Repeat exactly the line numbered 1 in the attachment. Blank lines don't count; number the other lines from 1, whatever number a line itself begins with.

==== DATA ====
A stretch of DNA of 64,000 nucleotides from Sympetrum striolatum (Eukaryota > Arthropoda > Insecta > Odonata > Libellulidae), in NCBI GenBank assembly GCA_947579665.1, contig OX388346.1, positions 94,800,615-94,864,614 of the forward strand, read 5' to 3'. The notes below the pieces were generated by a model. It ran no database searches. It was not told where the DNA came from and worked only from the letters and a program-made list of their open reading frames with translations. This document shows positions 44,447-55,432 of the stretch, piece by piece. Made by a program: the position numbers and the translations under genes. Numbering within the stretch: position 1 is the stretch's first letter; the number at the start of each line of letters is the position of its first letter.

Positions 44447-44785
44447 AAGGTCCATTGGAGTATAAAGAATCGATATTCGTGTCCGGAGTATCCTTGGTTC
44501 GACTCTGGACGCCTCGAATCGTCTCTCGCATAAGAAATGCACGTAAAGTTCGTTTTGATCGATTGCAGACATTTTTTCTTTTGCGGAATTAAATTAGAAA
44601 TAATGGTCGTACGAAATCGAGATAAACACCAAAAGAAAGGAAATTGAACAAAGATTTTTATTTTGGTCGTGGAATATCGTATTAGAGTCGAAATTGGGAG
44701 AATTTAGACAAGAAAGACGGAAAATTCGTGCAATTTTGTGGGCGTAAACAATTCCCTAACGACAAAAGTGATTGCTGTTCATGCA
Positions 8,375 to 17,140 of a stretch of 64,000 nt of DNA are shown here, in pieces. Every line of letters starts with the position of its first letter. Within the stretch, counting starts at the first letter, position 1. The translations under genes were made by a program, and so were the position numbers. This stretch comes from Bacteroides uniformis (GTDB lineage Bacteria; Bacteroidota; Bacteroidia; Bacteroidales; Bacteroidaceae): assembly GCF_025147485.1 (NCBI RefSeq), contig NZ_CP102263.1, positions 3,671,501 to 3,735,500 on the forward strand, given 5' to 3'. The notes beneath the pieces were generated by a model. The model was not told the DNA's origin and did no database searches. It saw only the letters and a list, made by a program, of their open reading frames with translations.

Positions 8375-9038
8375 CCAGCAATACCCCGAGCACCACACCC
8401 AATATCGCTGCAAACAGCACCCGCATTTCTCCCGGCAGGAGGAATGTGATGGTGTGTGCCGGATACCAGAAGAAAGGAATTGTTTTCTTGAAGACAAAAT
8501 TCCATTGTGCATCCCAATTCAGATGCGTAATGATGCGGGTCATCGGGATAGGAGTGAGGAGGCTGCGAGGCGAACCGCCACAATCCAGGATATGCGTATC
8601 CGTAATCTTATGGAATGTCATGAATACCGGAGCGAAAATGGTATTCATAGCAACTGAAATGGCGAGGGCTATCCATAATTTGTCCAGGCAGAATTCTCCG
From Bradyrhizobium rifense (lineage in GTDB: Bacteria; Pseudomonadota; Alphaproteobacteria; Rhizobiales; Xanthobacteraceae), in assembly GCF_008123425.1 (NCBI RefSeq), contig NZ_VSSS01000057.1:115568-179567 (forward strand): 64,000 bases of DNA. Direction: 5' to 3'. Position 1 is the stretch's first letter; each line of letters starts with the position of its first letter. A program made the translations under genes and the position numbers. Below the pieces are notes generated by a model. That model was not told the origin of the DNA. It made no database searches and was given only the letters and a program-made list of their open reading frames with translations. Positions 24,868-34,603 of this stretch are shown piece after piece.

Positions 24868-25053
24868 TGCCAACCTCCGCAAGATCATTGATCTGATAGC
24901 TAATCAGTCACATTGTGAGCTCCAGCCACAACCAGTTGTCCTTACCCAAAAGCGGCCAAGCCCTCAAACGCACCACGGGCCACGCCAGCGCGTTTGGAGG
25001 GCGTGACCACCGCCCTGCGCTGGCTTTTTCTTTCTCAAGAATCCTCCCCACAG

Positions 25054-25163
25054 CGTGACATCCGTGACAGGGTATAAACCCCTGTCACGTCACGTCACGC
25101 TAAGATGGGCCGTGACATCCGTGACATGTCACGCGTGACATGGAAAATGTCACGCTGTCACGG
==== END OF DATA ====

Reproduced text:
A stretch of DNA of 64,000 nucleotides from Sympetrum striolatum (Eukaryota > Arthropoda > Insecta > Odonata > Libellulidae), in NCBI GenBank assembly GCA_947579665.1, contig OX388346.1, positions 94,800,615-94,864,614 of the forward strand, read 5' to 3'. The notes below the pieces were generated by a model. It ran no database searches. It was not told where the DNA came from and worked only from the letters and a program-made list of their open reading frames with translations. This document shows positions 44,447-55,432 of the stretch, piece by piece. Made by a program: the position numbers and the translations under genes. Numbering within the stretch: position 1 is the stretch's first letter; the number at the start of each line of letters is the position of its first letter.